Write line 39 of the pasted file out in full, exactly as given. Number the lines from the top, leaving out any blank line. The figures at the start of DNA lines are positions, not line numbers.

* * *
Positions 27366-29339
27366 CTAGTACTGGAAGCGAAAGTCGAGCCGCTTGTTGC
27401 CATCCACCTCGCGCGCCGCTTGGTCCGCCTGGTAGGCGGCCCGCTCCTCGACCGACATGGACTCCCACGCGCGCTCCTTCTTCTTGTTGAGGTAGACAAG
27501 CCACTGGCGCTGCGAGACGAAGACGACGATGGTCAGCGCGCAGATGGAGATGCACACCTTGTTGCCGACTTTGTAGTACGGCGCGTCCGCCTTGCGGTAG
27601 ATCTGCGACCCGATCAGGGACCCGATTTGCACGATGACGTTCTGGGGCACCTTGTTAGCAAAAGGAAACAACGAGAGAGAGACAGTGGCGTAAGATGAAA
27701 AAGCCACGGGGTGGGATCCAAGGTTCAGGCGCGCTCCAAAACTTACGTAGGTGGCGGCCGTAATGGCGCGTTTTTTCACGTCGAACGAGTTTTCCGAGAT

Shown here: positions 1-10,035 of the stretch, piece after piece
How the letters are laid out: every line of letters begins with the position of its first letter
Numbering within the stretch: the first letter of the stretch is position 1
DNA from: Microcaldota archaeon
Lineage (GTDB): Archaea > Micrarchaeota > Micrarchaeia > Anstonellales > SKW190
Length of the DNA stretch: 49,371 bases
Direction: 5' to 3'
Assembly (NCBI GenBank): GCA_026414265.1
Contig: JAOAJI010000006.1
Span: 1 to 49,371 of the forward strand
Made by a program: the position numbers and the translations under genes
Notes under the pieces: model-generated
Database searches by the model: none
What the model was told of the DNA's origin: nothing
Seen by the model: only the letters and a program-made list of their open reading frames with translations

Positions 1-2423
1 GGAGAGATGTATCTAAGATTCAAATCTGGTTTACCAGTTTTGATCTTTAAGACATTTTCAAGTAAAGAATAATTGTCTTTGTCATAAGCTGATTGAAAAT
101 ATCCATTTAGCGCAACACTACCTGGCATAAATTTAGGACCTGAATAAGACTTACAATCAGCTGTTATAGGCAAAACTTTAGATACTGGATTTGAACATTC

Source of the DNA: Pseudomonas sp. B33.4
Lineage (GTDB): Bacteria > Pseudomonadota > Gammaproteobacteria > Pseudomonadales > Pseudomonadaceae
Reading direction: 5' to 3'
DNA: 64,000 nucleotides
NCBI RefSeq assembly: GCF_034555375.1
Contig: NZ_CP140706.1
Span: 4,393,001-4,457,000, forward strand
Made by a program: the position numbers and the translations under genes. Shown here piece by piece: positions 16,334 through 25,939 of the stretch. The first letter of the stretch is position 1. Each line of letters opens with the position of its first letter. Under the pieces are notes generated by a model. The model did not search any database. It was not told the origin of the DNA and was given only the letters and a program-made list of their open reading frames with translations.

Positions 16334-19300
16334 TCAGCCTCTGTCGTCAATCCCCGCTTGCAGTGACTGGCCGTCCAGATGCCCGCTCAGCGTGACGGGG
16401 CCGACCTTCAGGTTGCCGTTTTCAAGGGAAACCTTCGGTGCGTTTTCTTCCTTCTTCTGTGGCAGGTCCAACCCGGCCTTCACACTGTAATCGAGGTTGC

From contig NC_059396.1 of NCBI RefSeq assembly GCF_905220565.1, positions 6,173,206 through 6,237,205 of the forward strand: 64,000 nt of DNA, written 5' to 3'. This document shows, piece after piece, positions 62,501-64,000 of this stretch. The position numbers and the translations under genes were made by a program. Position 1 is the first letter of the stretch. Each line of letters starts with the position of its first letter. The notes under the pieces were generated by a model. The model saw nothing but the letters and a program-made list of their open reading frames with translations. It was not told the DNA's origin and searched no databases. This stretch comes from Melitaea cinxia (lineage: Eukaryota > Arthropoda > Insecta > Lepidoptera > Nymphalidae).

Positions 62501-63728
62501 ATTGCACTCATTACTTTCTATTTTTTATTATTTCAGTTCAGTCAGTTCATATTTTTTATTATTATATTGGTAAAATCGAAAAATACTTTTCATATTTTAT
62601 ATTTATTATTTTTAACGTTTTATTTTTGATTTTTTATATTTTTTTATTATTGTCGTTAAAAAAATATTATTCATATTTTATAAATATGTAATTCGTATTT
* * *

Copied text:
62601 ATTTATTATTTTTAACGTTTTATTTTTGATTTTTTATATTTTTTTATTATTGTCGTTAAAAAAATATTATTCATATTTTATAAATATGTAATTCGTATTT